Check out my Guide on How To Go Vegan for more information on how to live a plant-based lifestyle.
Buying pragmatic clothing
When we think of the term “classic”, what comes to mind? I picture a classic album such as Abbey Road or a watch like the Rolex Submariner. What makes something a classic? It’s ability to never go out of style and be an item that has withstood the test of time, fads, and life cycles of consumerism.
When we purchase clothing, minimalism demands we keep it classic. Plain jeans. T shirts. Button down shirts that aren’t loud. Chucks and vans. Denim jackets. These articles of clothing looked great when worn in the 80s, 90s, and yes even 2019.
How does this make you a minimalist? There is a certain aesthetic standard which still exists even if you are trying to live a bare-bones life. You should still aim to be presentable. By wearing fitted jeans, with vans sneakers, and a plain t-shirt with a bomber jacket, you won’t be on the receiving end of any side-eye.
Wearing one watch
I am a big advocate for men wearing watches. I wrote an article on the topic on the importance of having a solid timepiece on your wrist which can be found here.
A watch plays an important role in a man’s life. It tells them the time, it lets your audience know who you are, and it is typically a purchase that is made because of a milestone you have reached in your life. It’s good to own a watch. But keep your watch collection to one perfect timepiece. You don’t need a dress watch, a beater watch, and an everyday watch. This creates a clutter. Stick to one perfect watch that fits all occasions.
Utilizing symmetry in our home décor
When you walk into a perfectly symmetrical home, there is a sense of calm that takes over your body automatically. If your home furnishings are misplaced and all out of wack, you will be hit with a wave of unfamiliar discomfort.
When your home decor is lined up allowing proper space to move with appropriate and perfect proportions from your walls, the home is spacier and your mind mimics this openness.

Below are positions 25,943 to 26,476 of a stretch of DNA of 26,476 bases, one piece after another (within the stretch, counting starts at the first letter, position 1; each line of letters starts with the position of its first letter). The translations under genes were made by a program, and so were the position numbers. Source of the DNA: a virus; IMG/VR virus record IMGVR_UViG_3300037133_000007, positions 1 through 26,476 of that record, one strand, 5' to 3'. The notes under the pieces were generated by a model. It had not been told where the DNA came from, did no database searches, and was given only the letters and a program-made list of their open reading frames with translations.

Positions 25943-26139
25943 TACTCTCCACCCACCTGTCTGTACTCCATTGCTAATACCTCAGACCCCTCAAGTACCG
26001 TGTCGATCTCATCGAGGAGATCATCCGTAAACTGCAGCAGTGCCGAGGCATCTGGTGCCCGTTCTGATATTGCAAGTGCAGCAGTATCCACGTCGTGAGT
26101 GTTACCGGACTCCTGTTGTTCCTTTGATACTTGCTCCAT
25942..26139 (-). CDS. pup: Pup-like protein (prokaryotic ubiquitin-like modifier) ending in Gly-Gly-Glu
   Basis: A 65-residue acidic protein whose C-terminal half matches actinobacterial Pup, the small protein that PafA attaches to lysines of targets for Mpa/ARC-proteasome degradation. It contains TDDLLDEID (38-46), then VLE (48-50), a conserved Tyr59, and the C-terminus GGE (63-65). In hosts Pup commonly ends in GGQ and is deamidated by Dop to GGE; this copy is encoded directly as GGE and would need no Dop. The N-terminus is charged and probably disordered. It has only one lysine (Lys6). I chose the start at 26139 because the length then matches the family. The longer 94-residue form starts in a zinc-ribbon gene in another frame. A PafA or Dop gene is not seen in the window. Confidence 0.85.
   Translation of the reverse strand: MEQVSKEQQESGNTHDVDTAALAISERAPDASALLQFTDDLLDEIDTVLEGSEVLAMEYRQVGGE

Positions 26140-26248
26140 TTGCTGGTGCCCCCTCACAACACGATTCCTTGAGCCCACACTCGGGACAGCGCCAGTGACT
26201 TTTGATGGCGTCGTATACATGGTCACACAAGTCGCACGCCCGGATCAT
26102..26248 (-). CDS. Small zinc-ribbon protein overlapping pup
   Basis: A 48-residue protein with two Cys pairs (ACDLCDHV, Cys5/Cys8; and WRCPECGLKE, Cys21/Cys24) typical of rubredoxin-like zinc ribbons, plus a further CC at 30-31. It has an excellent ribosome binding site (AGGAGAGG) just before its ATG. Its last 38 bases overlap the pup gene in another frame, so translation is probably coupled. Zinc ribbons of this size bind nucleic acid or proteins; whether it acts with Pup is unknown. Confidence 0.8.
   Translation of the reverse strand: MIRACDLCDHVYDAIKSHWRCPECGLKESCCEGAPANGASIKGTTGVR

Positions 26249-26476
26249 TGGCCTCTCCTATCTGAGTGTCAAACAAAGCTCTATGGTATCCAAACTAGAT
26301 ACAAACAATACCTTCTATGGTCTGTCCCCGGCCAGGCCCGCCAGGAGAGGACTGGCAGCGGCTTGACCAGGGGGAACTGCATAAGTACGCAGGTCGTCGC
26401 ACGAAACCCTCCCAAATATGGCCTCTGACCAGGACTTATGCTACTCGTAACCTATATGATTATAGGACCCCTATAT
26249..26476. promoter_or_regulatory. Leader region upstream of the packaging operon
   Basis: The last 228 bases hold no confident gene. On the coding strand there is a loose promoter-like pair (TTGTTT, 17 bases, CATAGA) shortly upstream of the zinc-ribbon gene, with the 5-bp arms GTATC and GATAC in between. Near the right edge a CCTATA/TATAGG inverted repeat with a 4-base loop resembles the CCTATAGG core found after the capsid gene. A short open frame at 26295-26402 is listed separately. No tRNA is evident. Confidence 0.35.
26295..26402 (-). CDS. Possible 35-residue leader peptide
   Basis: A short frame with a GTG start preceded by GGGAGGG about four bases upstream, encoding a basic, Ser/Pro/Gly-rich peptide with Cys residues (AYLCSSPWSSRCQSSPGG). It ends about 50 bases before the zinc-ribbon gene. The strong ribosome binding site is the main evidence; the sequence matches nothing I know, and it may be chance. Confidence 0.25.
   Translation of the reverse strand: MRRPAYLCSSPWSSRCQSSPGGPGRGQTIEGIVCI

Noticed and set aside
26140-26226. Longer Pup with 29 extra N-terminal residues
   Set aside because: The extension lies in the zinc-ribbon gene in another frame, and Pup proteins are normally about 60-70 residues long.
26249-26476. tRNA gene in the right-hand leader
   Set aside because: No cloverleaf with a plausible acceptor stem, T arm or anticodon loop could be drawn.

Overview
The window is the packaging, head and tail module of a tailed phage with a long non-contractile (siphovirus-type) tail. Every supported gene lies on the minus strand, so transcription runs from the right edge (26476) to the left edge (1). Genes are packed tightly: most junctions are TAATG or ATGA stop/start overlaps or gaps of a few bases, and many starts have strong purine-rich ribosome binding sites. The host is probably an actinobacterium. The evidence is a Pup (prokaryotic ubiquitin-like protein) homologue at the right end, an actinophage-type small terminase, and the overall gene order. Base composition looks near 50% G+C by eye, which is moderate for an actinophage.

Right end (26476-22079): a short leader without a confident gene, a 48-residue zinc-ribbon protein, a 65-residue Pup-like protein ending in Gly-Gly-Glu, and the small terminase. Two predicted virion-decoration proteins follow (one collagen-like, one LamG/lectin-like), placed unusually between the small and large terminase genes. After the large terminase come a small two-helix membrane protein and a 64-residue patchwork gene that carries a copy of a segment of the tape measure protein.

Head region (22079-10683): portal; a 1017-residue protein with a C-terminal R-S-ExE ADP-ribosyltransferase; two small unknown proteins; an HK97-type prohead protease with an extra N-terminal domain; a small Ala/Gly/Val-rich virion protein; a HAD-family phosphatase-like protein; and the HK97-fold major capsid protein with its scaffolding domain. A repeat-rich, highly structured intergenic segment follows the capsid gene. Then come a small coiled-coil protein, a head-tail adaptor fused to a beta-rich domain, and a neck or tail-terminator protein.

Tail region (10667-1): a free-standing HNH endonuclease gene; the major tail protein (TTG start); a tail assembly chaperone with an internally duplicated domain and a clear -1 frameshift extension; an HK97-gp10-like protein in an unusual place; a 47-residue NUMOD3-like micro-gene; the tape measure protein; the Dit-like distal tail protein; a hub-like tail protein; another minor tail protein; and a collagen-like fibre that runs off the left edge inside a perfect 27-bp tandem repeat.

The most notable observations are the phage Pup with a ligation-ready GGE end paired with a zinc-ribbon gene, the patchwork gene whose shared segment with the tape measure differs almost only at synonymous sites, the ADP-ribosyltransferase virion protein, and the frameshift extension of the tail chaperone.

Even ugly furniture when positioned properly in one’s home creates a better looking home. The aesthetic in your life matters. When things look and feel ugly, you absorb that negativity.
Selecting a simple hobby
If your hobby requires a lot of equipment, a specifically structured field, or a large sum of money, you are not living a minimalist life.
I recommend making it a hobby to jog every day which requires sneakers and land only. Any stress that you felt during work will melt right out of your minds-eye the moment your feet start hitting the pavement.
Blogging is another therapeutical pastime that clears your mind and may help you make side income. The cost of entry is low and learning to start a blog is free because of all of the online resources available.
I am a big proponent of building. As a religious person, I feel there is natural need within women and men to build. This desire for creation stems from the opening events that occurred in The Book of Genesis. This isn’t a religious rant. The point I am making is we have a desire to create and see our creations materialize. Certain hobbies check that box. Find a leisurely activity that’s cost of entry is minimal and whose benefits can continuously expand and grow over time.
Doing one thing a day
This is the most valuable advice I have ever received – do one important thing a day. Many of our daily tasks are unnecessary or simply aren’t game changers. But there is always that one task hovering over us like a dark cloud. Minimalism is a concept that clears our heads and lives of unnecessary noise. That one task we all have to do each day that drags us down must be completed in order to a live a better life.
The best time to do that one thing a day is right when we wake up or get to the office. Our heads are most clear before we eat a heavy lunch or start going through the motions of that mid-morning buzz where work just starts piling up.
To summarize, the 8 ways to live a minimalist life entail minimizing our social media use, using our phones only when necessary, simplifying our eating habits by going vegan, purchasing classic and pragmatic clothing, having just one perfect timepiece, making sure our home setup is symmetrical and spacey, have one simple hobby, and completing one important task per day.